Historical events can become contestable with the release of new sources of (Australia becomes involved)
a small group of Bosnian Serb nationalists took the opportunity to show their

focus on
N ITALY information. The Schlieffen Plan is a good example because it has become 6 August 1914 AustriaHungary declares war on
feelings about their imperial rulers.
the accepted explanation of German tactics in 1914. More recently, however, Russia
While visiting the city, Archduke Franz Ferdinand and his wife Sophie
historians like Terence Zuber have used material released from German
Skillbooster: What happened next? 0 300 km Mediterranean Sea were shot and killed by Gavrilo Princip, a member of a Serbian nationalist
archives after the fall of the Berlin Wall to challenge this view. They argue
23 August 1914 Japan (an ally of Britain) declares war
on Germany

PL
group called the Black Hand.
The assassination was the trigger that had a domino that the 1905 Schlieffen Plan was not a practical war plan, but actually a
29 October 1914 Turkey enters the war on the side of
Source 5.10 Balkan states in 1914 theoretical training exercise. This argument is based on inconsistencies
effect leading to many countries declaring war on The declaration of war between the 1905 Schlieffen Plan and the German mobilisation plans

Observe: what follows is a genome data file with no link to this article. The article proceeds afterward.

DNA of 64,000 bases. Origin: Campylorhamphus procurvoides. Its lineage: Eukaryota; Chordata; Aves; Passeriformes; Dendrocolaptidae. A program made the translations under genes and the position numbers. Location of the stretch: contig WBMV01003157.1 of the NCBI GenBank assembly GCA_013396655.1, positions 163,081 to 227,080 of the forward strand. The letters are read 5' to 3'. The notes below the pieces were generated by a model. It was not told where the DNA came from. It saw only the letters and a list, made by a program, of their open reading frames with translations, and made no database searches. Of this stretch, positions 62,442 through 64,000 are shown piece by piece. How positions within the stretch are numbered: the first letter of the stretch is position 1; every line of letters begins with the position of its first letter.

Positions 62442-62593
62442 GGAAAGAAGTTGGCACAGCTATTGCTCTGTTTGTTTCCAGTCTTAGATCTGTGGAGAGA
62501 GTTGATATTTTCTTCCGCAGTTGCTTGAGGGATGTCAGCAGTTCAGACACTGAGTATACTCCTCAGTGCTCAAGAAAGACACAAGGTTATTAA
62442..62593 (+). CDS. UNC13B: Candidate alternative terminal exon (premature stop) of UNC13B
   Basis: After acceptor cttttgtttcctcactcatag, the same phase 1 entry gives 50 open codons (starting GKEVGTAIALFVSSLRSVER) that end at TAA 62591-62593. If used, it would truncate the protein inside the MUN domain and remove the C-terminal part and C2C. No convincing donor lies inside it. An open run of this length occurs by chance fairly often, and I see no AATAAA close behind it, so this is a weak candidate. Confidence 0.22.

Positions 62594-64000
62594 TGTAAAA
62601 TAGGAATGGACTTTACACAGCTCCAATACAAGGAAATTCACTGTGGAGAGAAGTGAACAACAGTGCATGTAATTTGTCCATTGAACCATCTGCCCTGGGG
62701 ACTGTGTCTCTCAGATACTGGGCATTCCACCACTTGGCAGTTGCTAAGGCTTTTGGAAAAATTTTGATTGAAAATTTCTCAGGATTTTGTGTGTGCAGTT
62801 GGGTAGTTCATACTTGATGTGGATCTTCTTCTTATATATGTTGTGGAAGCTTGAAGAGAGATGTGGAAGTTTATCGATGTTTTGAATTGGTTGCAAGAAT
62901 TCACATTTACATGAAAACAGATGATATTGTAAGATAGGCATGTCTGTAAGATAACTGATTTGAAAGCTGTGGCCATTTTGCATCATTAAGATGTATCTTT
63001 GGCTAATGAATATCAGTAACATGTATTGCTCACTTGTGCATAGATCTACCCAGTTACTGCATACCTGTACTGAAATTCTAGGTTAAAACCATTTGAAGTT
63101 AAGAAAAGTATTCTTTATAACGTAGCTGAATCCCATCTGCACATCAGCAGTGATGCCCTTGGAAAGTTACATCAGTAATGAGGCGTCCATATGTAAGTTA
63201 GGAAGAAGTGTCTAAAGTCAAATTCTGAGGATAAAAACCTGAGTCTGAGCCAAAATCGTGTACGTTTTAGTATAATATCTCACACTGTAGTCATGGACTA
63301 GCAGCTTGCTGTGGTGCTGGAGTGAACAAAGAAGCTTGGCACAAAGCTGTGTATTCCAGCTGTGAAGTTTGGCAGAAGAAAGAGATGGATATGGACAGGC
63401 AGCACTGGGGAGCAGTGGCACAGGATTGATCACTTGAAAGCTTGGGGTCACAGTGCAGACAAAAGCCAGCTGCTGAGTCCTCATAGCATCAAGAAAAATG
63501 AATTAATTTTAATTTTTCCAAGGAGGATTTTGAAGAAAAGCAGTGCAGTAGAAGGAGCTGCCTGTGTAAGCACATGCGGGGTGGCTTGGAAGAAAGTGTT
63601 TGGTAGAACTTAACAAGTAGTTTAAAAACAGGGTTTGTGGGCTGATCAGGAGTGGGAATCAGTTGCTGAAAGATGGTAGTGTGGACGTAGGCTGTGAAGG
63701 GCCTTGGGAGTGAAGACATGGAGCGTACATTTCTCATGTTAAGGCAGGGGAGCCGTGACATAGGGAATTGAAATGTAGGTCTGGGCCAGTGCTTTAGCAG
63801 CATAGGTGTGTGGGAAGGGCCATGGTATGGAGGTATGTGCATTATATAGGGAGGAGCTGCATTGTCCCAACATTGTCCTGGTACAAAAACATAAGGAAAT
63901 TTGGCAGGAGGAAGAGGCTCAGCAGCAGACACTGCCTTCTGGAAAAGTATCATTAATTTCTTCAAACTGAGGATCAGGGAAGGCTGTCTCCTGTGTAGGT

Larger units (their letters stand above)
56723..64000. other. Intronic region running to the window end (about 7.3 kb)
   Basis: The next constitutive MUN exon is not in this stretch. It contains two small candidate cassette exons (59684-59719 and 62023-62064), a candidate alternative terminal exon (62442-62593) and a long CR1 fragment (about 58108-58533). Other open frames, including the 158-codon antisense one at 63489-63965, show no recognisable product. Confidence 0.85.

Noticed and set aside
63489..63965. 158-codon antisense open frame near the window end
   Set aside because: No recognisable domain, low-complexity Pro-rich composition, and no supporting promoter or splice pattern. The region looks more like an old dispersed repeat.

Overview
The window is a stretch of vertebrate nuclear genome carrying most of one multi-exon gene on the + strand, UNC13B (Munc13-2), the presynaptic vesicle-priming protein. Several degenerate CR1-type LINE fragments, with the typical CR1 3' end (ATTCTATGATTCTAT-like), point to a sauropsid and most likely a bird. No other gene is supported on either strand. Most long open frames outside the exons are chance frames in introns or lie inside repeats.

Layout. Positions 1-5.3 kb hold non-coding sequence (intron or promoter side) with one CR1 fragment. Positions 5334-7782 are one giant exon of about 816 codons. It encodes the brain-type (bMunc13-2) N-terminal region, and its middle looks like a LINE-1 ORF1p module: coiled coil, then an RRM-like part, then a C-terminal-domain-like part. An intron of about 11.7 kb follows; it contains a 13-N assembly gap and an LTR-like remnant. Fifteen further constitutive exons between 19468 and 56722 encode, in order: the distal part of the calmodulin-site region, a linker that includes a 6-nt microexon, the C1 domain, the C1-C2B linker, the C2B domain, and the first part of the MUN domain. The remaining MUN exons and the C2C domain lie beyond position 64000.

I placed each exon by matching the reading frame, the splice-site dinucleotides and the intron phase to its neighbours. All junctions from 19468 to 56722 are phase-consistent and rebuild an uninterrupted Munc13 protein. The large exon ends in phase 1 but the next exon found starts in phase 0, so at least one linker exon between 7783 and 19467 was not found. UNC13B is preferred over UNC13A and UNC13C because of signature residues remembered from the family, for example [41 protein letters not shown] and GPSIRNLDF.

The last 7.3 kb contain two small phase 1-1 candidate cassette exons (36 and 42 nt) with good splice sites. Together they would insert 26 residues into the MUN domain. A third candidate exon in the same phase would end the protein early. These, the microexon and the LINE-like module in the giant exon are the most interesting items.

Germany

each other. This skillbooster may help students to The expansion of the conflict from an incident in the Balkans to a world implemented in 1914. 23 May 1915 Italy enters the war on the side of the
Triple Entente
organise their thoughts. war was a direct result of the alliance system. AustriaHungary, with Zuber points out that the Schlieffen Plan was for a war against France on
support from Germany, quickly issued an ultimatum consisting of ten a single front, yet in 1914 Germany was planning for a war against France
1 Read the pages of your student book and then demands to Serbia. Serbia agreed to accept nine of the demands but and Russia. The actual document was also in the possession of Schlieffens
fi ll in the blanks in the following sentences to refused to agree to the last onethat officials from AustriaHungary daughters in 1914, not with the General Staff. Historians have to be prepared
be involved in the investigation into the assassination of the Archduke. to accept the emergence of new evidence that challenges accepted beliefs.